Jeanne-Marc: West Coast designers with a neon palette
Spring and summer will be a blaze of unrestrained color wherever Jeanne-Marc designs abound. This San Francisco-based team, Jeanne Allen and marc Grant, built their fine reputation on uninhibited use of colors, originally seen in bright patchwork quilted jackets and later in dresses, skirts, and pants.
The Jeanne-Marc label embraces such combinations as teal-orange-mint-and-red, or magenta-gold-lilac-and-turquoise, all bound in contrasting trim. Such brilliant flashes are not for the timid, the "shrinking violet" dresser. In fact, violet is one of the predominant colors in these neon palettes.
That there is ready acceptance of these freewheeling combinations is evident in the nationwide success of the creations emanating from Jeanne-Marc's multiple operations here.
In their fashionable Sutter Street boutique, these amplified colors vie with the rock-and-roll music on the hi-fi. But in the their new factory over on Third street, the loudest sound is the melodious hum of 36 sewing machines.
In addition to their factory and boutique, his talented team has two factory outlet stores in the North Beach section of the city. Interspersed with all this enterprise, they are now designing a line of home furnishings, table covers , place mats, aprons, and bedding.
How did such a couple who work so well together ever find each other? Jeanne Allen, who edits the collection, selects fabrics and colors, and supervises production in the factory, comes from the Pacific Northwest. She received her BA and Ma dedgrees in English and political science from the University of Washington and was awarded a Rotary Club Scholarship and a Ford Foundation grant in political research.
After some experience in retail stores, she became a department manager at Design Research International in Cambridge, Mass., and later in San Francisco, where she managed the Marimekko dress line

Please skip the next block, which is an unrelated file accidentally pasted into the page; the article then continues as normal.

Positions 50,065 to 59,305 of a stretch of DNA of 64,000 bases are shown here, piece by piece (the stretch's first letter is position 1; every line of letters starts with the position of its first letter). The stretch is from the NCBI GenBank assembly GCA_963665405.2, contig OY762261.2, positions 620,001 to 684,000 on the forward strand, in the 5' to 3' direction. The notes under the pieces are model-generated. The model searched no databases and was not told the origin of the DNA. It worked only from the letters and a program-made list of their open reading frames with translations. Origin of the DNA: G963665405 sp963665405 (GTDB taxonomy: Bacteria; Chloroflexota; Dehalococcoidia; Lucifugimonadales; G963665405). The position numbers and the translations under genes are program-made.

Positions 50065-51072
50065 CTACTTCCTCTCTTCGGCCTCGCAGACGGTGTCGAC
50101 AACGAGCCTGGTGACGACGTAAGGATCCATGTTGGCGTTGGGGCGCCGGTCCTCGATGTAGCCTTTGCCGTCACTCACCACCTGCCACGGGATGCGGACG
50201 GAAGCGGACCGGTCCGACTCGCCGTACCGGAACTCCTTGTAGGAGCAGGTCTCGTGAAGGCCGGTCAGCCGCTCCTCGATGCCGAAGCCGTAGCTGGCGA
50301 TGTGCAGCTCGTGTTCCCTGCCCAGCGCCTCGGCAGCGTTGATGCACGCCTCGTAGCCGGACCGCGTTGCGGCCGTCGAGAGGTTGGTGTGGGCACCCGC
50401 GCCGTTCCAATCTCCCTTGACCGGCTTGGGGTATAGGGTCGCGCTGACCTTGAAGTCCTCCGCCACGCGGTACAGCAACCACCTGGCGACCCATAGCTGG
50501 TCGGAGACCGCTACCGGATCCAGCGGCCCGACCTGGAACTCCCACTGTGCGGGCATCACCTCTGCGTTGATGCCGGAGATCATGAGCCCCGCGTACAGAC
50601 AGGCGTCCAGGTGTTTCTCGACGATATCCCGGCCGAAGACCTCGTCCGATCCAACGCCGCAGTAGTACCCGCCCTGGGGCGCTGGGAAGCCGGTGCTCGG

Marc Grant, the design force behind the collections, is a native Californian. He studied on scholarships at La Jolla's Art Center School and the San Francisco Art Academy, exhibiting in California museums, the Metropolitan Museum of art, and the Smithsonian Institute. While still an art student in San Francisco, he worked as a display and grapics director at Design Research, where he met Jeanne.
Shortly thereafter they went to Finland, where both worked at the Marimekko factory. After subsequent travel throughout the Continent they went to England, where Marc attended the Brighton College of Art and Design.
Living on a shoestring, Jeanne would canvass the street markets and "jumble sales," picking up bits and scraps of prewar cotton fabrics to quilt together into jackets.
Returning to San Francisco in 1974 and still living on a shoestring, they sketched, stitched, and sold these jackets and coats and other items which caught the attention of store buyers. With a $900 investment their career was launched.
From the first, color was the most outstanding aspect of their productions. "We spend a lot of time on our colors, just moving them around to see how they'll relate to each other," Jeanne says.
The spring collection, in stores like I. Magnin, Saks Fifth Avenue, and Neiman-Marcus, includes zingy balloon and harem pants, bloomer suits with spencer jackets, terry jumpsuits, dresses, and a multitude of separates.
Shapes here are full and easy, with wide, floaty skirts. Fabrics are crepe de Chine, polyester, silk, cotton batiste, and poplin. Most outstanding are the pieces printed or woven exclusively for Jeanne-Marc.
Paul Bianculli, a local artist, hand-waves multicolored ribbon, braid, trimming, and chinille yarn into two-yard pieces of 29-inch-wide fabric. From this Jeanne-Marc will create a one-of-a-kind jacket elegant enough to do the work of a fur jacket (and almost as expensive).
The spring collection is suitably light and summery, though Jeanne says: "Our things are generally of a more seasonless nature. We feel our textiles transcend trends and seasons. We expect this spring's tops to go well with last year's pants, for example. We think of them as additive." And indeed Jeanne-Marc design have become collectibles to many movies stars, career women, opera-and theatergoers, and young matrons who can afford them.